The Orioles ended one era and began another on Wednesday, when they learned that their deal to relocate to Sarasota from Fort Lauderdale had been approved.
The Orioles had agreed on Tuesday to a 30-year lease with Sarasota County that calls for more than $31 million in funds to be provided for the renovation of Ed Smith Stadium, and the proposal passed a vote of both the City Council and Sarasota County Commission late on Wednesday night.
The move will happen immediately, starting with Spring Training 2010 and ending a 14-year landing at Fort Lauderdale Stadium. Baltimore will play in Ed Smith Stadium without renovation for one spring, and then development will commence sometime after the Orioles fly north for Opening Day.
The City Council voted 3-2 on one issue in the morning, but the matter wasn't resolved until several hours later, when the County Commission voted 4-1 on three issues at their discretion. That cinched Baltimore's return to Sarasota, where it also had spent the spring in 1991 and from 1993-95.
John Angelos, executive vice president of the Orioles and son of managing partner Peter Angelos, released a statement as part of the team's official press release.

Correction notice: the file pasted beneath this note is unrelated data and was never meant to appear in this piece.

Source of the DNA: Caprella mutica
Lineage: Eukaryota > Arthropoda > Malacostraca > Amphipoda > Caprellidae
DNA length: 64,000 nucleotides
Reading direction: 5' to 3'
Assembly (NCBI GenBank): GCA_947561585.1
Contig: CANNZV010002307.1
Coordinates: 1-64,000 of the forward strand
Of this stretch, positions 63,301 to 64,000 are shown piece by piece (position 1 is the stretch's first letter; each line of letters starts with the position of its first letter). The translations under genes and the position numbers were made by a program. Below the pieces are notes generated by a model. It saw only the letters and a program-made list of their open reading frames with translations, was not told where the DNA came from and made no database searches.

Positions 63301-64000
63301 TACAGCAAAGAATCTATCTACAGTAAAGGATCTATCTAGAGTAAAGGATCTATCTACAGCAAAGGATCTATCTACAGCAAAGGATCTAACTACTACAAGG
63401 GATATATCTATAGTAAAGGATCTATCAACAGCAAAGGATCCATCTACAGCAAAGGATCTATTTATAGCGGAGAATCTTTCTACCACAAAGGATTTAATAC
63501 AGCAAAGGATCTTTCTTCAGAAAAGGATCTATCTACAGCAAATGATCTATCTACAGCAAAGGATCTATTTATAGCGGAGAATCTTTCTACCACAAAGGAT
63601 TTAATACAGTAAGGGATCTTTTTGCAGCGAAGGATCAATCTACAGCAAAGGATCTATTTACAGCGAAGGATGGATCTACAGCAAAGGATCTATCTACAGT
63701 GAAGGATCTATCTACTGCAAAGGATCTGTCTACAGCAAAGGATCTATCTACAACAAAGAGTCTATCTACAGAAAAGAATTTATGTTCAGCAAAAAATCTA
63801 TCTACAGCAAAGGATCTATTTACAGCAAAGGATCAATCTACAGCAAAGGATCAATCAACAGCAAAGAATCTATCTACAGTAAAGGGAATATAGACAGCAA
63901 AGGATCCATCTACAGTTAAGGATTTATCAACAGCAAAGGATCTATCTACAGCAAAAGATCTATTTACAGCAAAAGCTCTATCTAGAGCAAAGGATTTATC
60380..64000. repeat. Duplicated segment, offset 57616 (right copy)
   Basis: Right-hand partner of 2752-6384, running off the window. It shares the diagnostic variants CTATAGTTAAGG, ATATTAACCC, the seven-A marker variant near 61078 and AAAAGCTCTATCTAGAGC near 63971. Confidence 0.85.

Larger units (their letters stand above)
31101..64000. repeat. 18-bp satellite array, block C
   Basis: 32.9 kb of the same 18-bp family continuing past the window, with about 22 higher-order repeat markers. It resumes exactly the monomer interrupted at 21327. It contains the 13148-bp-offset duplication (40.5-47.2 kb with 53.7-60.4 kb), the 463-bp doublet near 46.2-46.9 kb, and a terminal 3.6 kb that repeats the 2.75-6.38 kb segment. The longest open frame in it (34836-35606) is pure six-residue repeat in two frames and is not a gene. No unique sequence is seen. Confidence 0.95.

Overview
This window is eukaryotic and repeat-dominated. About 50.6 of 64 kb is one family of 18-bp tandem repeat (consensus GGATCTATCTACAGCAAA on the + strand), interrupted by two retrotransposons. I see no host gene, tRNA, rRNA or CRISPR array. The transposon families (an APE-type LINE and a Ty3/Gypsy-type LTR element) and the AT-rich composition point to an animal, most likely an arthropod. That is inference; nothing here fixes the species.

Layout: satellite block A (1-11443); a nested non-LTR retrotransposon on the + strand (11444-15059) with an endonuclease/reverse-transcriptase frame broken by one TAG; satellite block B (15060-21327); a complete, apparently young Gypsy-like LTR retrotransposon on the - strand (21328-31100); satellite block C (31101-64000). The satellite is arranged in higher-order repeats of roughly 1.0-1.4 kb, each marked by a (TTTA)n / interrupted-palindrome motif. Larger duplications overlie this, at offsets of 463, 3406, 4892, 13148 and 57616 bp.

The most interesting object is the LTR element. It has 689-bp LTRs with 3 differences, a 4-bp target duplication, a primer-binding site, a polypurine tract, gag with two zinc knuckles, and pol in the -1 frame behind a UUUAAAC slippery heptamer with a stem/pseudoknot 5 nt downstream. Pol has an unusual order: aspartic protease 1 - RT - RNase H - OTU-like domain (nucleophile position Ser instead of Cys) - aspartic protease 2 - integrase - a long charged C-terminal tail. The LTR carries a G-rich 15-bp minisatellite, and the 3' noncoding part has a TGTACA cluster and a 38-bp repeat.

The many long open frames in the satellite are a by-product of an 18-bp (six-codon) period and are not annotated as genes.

"It is with great excitement that we announce that Sarasota will be our new long-term spring training home," it said. "We thank the Sarasota County Commission, City Commission, local business leaders and our good friends at the Chamber of Commerce who worked tirelessly to make this partnership a reality. We look forward with great anticipation to becoming an important part of the civic fabric of the Sarasota community and to bringing Orioles baseball to the residents of the Greater Sarasota area."
The contract also calls for renovation to the team's current Minor League facility at Twin Lakes Park, which also will house a branch of the newly established Cal Ripken Youth Baseball Academy. In Baltimore's previous arrangement, the Minor League camp was situated 200 miles from the Major League team.
Together, Ed Smith Stadium and Twin Lakes Park comprise nearly 89 acres of usable space, and the Orioles will get to spread out after being limited to three fields in Fort Lauderdale.
Ripken, the Orioles' iconic Hall of Fame shortstop, also released a statement celebrating the move.
"I am thrilled that the Orioles have found a new comprehensive Spring Training home and that Ripken Baseball will be a part of the facility in Sarasota," it said. "I have always liked the idea of the kids playing side by side with the professional ballplayers as it really enhances their experience. We are excited to partner with the Orioles and bring our youth academy model to the Sarasota community."
Spencer Fordin is a reporter for MLB.com. This story was not subject to the approval of Major League Baseball or its clubs.